in a bag will create ideal conditions for bacteria growth,
which will cause further degradation to ancient materials and ancient DNA through endogenous (autolytic)
and microbial nuclease activities. Ancient materials,
however, can be sealed in a plastic bag such as Ziploc
when materials are completely dry.
Burial environment can provide some useful clues
about DNA preservation. If possible, one should collect
other animal and plant species in addition to soil
samples. This will allow for examination of soil
chemistry which may shed some light on DNA
degradation rates as well as the DNA preservation of
other taxa. Although the main research focus may just
be on ancient human DNA, DNA from other species
collected at the site can be used later as secondary
evidence for the authenticity of the human DNA [26]. If
one succeeds in retrieving ancient human DNA but not
animal DNA from the same site, the possibility of
human DNA contamination should be examined with
extra care.
When transporting the samples to the laboratory
from the eld, the designated specimens for DNA
analysis should be stored in cool, dry conditions. For
ancient human DNA analysis, researchers and previous
eld excavators should make their hair samples (with
roots) or buccal swab samples available for DNA
extraction and subsequent comparison with the studied
human remains. These reference samples should also be
sealed individually in separate clean test tubes.
When small bone elements or bone fragments are
available, there is no need to cut them into smaller pieces
if sample conservation is not a major concern. These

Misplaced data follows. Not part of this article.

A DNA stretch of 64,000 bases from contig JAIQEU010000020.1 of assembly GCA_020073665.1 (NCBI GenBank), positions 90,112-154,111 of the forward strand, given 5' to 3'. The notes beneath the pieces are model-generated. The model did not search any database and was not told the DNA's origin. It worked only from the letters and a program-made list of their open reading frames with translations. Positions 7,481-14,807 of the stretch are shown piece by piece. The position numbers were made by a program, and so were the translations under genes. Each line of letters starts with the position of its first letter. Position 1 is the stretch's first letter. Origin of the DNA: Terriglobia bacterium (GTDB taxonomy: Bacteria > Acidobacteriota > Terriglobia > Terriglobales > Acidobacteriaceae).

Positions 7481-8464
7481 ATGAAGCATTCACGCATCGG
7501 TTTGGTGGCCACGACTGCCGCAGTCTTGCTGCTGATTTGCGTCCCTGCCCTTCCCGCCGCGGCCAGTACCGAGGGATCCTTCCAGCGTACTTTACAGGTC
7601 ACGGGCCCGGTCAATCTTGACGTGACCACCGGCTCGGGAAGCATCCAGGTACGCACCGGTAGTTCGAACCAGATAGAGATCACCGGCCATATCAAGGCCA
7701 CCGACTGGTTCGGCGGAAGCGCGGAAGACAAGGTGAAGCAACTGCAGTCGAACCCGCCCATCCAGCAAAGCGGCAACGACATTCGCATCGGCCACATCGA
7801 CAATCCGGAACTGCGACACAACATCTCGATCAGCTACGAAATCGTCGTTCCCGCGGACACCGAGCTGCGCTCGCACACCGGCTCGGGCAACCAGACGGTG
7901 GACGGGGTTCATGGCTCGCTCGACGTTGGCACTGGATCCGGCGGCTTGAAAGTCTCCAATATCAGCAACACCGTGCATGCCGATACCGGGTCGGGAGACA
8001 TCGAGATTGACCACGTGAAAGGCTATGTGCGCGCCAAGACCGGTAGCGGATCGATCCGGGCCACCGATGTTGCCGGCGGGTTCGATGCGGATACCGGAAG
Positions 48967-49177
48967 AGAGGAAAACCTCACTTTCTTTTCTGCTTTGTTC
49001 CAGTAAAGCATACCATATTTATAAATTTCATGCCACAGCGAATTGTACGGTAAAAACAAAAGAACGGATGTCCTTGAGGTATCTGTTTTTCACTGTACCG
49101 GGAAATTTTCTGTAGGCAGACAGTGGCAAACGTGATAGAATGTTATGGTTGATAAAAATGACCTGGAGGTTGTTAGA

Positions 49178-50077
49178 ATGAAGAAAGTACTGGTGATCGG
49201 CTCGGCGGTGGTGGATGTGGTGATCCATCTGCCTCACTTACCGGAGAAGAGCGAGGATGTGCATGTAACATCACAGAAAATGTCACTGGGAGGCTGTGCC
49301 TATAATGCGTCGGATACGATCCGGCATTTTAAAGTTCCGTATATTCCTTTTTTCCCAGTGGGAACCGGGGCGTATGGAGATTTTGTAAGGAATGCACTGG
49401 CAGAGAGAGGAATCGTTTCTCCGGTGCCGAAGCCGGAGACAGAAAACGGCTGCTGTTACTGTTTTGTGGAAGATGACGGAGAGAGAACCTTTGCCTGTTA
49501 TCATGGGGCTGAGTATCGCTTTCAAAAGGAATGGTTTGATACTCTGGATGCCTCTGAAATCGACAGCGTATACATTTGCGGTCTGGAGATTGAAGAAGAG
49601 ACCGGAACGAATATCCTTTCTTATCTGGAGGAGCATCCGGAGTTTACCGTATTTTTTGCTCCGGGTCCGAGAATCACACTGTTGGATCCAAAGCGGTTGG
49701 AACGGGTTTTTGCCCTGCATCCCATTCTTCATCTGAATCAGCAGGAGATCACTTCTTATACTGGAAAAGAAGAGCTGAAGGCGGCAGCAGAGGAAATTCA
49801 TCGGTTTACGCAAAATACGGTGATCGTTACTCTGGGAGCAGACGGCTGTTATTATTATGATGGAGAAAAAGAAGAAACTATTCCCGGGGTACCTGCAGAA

bones can be simply shipped to an ancient DNA
laboratory for sampling and the remaining portion can
be returned. If a bone sample needs to be cut into
smaller pieces, cortical bones should be chosen over

D.Y. Yang, K. Watt / Journal of Archaeological Science 32 (2005) 331336

spongy bones; cortical bone is less porous, and therefore

less vulnerable to contaminant DNA. The dense texture
of cortical bones also provides a more protective milieu
for DNA, making more ancient DNA molecules available for analysis.
5.2. Old materials from previous excavations
Previously excavated archaeological remains hold
great potential for ancient DNA studies. Some of these
samples may have been under intensive and extensive
archaeological or anthropological studies prior to the
decision to undertake ancient DNA analysis. The
retrieval and analysis of ancient DNA from these
remains may prove to be challenging due to the
likelihood that most of these samples have been
contaminated with modern DNA. For ancient human
remains, it is dicult for one to trace the record of when
they were handled and who studied the materials,
making the collection of reference DNA samples from
all previous researchers virtually impossible. This is an
unfortunate reality, and it is essential to rely on ancient
DNA lab technicians to conduct eective decontamination procedures inside the laboratory. A brief history of
research conducted on the bone samples (such as when
they were handled and how many people have handled
them, and the accuracy of the records), if available, will
be very helpful for ancient DNA technicians to decide
which decontamination strategy should be used. Essentially, there is no need for eld archaeologists or
anthropologists to perform any decontamination measures since these practices, if not well controlled, may
introduce new contaminant DNA into the samples.
The primary concern when selecting and preparing
contaminated specimens for ancient DNA analysis is the
avoidance of cross-sample contamination, specically
during the cutting of appropriate sample quantities. A
small hacksaw should be used to cut long bones into
small pieces of 12 cm. A new hacksaw blade should be
used for each sample. Blades can be reused only after
they are cleaned with detergent and wiped with a bleach
solution. Dremel tools and drills can also be used and
cleaned in similar ways, however low speeds should be
used to prevent bone dust from spreading. The bench or
table surface should be wiped with bleach solution and
padded with new sheets of paper towel after every
individual sample is processed. Each processed sample
should then be individually stored in a sealable plastic